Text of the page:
Metropolitan Mum – A London mum's lifestyle blog

Who would you choose for me?

Being partly adopted, as a child I often wondered how life had turned out had my mother left me with my grandparents. Had I been the one to choose, I am sure my childhood would have turned out less wounding.

Certainly, foster parents do a great job in a huge number of cases. But if there are family to do that job instead, whom would you choose?

In the UK, approximately 25,000 grandparents over the age of 65 raise 30,000 grandchildren, saving an estimated £1.4 billion each year in foster care bills. Approximately 200,000 family and friends care in the UK raising 300,000 children. Rates of breakdown in adoption placements can range from 10-50%, depending on the age and needs of the child. Older children, tend to be harder to place for adoption.

11 Responses to “Who would you choose for me?”

  1. PigletinFrance

    I didn’t have a close relationship with my grandparents (I only had one set left) so I can’t imagine what it would have been liked living with them.

    I do think family would be best and I would chose family members for my daughter. In fact, my husband and I are in the process of chosing her guardians/godparents at the moment and boy is it tough. We can see advantages and disadvantages in every person, as well as the geographical distances – our families are spread over the continent.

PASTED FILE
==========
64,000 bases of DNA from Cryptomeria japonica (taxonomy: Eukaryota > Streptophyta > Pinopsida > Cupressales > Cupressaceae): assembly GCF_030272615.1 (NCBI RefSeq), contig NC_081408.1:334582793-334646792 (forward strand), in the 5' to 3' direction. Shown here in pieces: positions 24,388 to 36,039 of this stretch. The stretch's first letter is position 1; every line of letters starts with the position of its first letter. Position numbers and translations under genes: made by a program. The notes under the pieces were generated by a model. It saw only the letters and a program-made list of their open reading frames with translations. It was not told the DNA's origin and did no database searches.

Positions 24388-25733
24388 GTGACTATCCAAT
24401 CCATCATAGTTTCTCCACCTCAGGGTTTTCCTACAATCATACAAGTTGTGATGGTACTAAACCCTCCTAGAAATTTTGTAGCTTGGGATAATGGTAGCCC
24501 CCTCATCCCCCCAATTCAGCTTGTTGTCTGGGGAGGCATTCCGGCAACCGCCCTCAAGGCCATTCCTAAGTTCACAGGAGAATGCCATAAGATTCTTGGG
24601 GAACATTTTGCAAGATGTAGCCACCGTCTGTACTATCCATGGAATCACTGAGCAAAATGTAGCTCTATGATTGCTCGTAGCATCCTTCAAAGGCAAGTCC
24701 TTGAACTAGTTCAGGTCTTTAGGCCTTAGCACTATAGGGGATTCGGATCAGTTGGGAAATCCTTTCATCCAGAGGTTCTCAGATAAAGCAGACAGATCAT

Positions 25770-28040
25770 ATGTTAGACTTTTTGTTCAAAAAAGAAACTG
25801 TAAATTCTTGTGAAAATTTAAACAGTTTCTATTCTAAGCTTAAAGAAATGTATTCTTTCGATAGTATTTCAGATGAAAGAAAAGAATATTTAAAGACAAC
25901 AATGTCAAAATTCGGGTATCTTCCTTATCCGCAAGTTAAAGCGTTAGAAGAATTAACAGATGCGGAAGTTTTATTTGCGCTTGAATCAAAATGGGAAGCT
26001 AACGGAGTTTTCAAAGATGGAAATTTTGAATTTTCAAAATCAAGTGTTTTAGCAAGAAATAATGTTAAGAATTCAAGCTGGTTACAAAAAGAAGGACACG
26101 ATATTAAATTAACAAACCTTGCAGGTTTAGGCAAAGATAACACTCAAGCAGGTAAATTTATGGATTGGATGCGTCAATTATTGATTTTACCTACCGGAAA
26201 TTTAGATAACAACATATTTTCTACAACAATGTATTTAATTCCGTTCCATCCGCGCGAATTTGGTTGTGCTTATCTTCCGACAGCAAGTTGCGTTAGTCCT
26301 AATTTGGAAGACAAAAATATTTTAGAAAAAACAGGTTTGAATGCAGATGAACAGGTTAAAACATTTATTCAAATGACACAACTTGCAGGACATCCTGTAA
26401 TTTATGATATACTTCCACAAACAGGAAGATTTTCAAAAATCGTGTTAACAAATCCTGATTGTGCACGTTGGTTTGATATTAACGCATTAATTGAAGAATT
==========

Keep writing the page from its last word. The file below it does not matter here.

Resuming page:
2. Babes about Town

    Interesting topic, I think for me if I had to leave my kids there are some friends I’d choose over some family. But overall I would prefer family either way.

    Coming from an African background, family ties are much looser and wider so I know many of my cousins etc who were partially raised by grandparents, aunts etc and my own parents were called ‘Mum’ and ‘Dad’ by so many not even blood related. It’s a different way of life.

    Interestingly, my mum adopted a little girl (not family) in her late 60s, so I have a 6 year old sister back in Nigeria. There are some weird restrictions on age and adoption in the UK, at least when it’s formal, but informally I think many grandparents could make (and have made) excellent carers.

  3. Deer Baby

    A very interesting question that I could talk about for hours! All I can say is it depends!